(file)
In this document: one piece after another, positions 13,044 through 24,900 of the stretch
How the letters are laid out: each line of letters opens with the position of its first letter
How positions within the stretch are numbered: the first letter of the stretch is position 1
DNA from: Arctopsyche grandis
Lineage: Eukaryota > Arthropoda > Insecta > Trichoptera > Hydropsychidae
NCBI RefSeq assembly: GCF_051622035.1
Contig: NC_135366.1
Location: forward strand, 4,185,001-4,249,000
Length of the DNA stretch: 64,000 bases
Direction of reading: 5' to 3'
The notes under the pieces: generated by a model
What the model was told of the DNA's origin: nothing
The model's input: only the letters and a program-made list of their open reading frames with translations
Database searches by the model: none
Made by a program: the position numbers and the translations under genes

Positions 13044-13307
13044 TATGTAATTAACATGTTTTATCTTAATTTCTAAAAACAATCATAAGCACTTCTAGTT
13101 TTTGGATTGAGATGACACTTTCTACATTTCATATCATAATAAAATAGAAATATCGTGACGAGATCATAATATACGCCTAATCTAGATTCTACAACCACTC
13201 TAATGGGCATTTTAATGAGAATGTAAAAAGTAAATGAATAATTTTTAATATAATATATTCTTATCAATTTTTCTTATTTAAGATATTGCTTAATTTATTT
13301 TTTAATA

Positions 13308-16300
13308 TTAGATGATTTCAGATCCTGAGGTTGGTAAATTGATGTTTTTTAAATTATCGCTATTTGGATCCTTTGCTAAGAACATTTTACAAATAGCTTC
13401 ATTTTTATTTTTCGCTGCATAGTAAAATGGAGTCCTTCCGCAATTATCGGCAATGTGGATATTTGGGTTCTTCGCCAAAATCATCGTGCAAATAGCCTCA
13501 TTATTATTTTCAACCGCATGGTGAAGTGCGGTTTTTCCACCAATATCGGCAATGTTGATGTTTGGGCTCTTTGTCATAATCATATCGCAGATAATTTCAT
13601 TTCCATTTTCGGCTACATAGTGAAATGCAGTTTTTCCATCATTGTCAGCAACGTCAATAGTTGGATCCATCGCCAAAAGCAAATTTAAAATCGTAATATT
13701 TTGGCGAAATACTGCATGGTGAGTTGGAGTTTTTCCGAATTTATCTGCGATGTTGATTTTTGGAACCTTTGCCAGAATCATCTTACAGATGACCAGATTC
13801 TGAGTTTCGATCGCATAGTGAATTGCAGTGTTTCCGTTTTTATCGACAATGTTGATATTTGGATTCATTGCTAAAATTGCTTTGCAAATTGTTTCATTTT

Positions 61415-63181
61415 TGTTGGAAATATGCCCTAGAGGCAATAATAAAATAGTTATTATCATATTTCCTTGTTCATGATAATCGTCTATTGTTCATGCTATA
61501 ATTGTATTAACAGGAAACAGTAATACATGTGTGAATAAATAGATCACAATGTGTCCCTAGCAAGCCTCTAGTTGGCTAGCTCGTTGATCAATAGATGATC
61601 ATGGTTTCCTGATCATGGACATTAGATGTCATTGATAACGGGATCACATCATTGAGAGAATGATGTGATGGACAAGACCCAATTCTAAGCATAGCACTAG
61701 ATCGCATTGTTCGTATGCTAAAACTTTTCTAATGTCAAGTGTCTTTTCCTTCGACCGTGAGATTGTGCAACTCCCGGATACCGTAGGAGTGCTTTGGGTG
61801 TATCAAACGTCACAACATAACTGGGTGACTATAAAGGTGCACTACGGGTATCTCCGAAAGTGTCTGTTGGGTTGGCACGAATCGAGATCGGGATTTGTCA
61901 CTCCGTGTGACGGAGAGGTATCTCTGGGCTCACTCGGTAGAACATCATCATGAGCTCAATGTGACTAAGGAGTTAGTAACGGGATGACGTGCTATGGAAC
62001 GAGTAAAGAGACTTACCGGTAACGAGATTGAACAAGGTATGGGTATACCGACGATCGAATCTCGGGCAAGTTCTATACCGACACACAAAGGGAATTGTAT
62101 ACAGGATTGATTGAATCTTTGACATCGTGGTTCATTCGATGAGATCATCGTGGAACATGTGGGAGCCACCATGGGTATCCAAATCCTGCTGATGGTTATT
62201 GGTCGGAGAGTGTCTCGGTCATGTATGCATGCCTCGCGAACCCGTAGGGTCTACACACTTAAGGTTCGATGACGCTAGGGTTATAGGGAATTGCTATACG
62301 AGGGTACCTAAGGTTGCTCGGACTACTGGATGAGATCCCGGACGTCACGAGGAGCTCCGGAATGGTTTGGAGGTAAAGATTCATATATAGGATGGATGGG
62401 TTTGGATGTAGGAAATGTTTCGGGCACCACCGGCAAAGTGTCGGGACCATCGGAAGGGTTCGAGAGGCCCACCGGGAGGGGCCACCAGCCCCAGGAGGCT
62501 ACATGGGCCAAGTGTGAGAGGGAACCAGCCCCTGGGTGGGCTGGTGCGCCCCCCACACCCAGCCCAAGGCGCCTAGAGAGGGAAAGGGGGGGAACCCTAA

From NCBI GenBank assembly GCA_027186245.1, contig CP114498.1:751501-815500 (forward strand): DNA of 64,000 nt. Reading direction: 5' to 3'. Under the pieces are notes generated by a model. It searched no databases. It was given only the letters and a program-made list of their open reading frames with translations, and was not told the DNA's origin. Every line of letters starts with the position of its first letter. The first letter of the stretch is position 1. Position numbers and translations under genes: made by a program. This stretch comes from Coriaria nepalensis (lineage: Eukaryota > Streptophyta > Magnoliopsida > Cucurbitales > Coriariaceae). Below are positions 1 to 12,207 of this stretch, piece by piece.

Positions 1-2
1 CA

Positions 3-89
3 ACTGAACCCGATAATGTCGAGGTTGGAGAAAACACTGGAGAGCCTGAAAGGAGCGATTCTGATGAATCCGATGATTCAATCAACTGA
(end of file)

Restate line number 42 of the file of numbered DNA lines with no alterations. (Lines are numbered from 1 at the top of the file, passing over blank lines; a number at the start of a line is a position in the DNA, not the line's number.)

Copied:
Positions 1-2